One of the major neurotransmitters involved in conditioned fear learning is glutamate. It has been suggested that NMDA receptors (NMDARs) in the amygdala are necessary for fear memory acquisition, because disruption of NMDAR function disrupts development of fear responses in rodents.[15]


Conditioned fear may be inherited transgenerationally. In one experiment, mice were conditioned to fear an acetophenone odor and then set up to breed subsequent generations of mice. Those subsequent generations of mice also showed a behavioral sensitivity to acetophenone, which was accompanied by neuroanatomical and epigenetic changes that are believed to have been inherited from the parents' gametes.[16]

Across development[edit]

The learning involved in conditioned fear, as well as the underlying neurobiology, changes dramatically from infancy, across childhood and adolescence, into adulthood and aging. Specifically, infant animals show an inability to develop fear associations, whereas their adult counterparts develop fear memories much more readily.[17]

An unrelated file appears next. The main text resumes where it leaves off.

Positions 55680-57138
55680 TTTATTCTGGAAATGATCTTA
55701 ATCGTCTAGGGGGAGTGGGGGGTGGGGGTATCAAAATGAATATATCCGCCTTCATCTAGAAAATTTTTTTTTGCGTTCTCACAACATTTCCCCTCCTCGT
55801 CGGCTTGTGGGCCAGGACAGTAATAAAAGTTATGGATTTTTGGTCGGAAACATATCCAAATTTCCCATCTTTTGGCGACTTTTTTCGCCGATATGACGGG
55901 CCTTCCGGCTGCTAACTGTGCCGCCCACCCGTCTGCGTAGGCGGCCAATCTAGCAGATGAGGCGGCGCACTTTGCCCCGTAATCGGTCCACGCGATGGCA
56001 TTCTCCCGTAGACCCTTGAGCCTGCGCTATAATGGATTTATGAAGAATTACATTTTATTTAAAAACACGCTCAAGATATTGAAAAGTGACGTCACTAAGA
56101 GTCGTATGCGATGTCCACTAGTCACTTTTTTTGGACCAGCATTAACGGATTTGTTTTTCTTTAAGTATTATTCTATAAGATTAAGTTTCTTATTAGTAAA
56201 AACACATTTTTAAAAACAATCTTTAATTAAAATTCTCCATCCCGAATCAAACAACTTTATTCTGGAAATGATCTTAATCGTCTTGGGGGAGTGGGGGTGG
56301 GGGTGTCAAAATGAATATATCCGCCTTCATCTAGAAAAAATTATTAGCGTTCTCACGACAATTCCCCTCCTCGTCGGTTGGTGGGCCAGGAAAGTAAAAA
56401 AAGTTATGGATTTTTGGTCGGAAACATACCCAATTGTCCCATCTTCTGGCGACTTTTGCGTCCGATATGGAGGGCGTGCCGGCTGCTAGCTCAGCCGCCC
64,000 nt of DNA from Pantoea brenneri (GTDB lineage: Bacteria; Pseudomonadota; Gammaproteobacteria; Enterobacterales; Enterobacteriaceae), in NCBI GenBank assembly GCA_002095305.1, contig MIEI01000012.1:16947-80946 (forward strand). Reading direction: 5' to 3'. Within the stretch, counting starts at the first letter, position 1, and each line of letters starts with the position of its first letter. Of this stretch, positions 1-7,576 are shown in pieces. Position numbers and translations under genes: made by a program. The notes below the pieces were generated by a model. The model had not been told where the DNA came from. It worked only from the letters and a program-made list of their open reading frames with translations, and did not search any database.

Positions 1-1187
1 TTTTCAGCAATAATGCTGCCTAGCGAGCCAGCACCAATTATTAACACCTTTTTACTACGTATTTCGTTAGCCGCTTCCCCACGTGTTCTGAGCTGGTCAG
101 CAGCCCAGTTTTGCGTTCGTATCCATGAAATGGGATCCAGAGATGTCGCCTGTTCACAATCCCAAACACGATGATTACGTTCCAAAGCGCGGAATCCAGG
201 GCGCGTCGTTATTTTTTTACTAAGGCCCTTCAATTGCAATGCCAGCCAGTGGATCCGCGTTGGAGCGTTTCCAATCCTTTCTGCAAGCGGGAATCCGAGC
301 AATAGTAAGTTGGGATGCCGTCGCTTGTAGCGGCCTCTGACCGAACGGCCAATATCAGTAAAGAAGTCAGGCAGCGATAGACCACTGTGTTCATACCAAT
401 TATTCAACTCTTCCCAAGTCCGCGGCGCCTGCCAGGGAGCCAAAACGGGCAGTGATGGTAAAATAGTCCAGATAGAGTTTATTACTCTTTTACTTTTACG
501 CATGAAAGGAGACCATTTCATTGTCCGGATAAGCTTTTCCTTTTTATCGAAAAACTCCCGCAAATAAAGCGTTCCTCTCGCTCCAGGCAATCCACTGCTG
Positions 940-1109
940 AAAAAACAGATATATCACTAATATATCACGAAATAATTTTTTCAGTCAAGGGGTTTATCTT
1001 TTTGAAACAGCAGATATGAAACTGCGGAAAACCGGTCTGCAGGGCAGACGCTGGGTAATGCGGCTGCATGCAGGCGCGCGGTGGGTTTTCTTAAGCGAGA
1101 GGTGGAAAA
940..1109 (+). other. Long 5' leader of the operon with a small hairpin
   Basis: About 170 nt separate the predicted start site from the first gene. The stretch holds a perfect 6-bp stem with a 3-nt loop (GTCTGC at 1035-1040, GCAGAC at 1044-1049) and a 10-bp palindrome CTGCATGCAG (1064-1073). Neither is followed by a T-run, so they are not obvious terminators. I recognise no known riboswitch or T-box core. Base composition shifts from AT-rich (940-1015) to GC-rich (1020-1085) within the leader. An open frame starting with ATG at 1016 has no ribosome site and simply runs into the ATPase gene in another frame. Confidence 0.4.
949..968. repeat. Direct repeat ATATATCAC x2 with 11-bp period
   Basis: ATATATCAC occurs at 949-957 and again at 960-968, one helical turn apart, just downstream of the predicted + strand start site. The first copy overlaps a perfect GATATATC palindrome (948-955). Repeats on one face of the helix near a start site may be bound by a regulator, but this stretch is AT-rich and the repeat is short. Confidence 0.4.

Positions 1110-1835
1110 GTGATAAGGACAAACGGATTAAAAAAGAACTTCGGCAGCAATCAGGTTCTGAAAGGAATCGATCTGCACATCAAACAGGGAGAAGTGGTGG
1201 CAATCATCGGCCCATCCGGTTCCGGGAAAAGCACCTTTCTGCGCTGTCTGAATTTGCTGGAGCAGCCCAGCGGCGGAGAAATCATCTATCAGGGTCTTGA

See also[edit]


  1. ^ Maren, Stephen (2001). "Neurobiology of Pavlovian fear conditioning" (PDF). Annual Review of Neuroscience. 24: 897–931. doi:10.1146/annurev.neuro.24.1.897. hdl:2027.42/61939. PMID 11520922.
  2. ^ Wallace, Karin J.; Rosen, Jeffrey B. (2000). "Predator odor as an unconditioned fear stimulus in rats: Elicitation of freezing by trimethylthiazoline, a component of fox feces". Behavioral Neuroscience. 114 (5): 912–922. doi:10.1037/0735-7044.114.5.912.
  3. ^ Walters, E. T.; Carew, T. J.; Kandel, E. R. (1981-01-30). "Associative Learning in Aplysia: evidence for conditioned fear in an invertebrate". Science. 211 (4481): 504–506. Bibcode:1981Sci...211..504W. doi:10.1126/science.7192881. ISSN 0036-8075. PMID 7192881.
  4. ^ Critchley, Hugo D; Mathias, Christopher J; Dolan, Raymond J (2002). "Fear Conditioning in Humans". Neuron. 33 (4): 653–663. doi:10.1016/s0896-6273(02)00588-3.
  5. ^ Rosen, Jeffrey B.; Schulkin, Jay (1998). "From normal fear to pathological anxiety". Psychological Review. 105 (2): 325–50. doi:10.1037/0033-295X.105.2.325. PMID 9577241.
  6. ^ VanElzakker, M. B., Dahlgren, M. K., Davis, F. C., Dubois, S. & Shin, L. M. (2014). From Pavlov to PTSD: The extinction of conditioned fear in rodents, humans, and anxiety disorders. Neurobiology of Learning and Memory 113: 3–18. | doi=10.1016/j.nlm.2013.11.014 | PMID 24321650
  7. ^ Yeager, Ashley (19 January 2015). "Newly identified brain circuit hints at how fear memories are made" (PDF). Science News.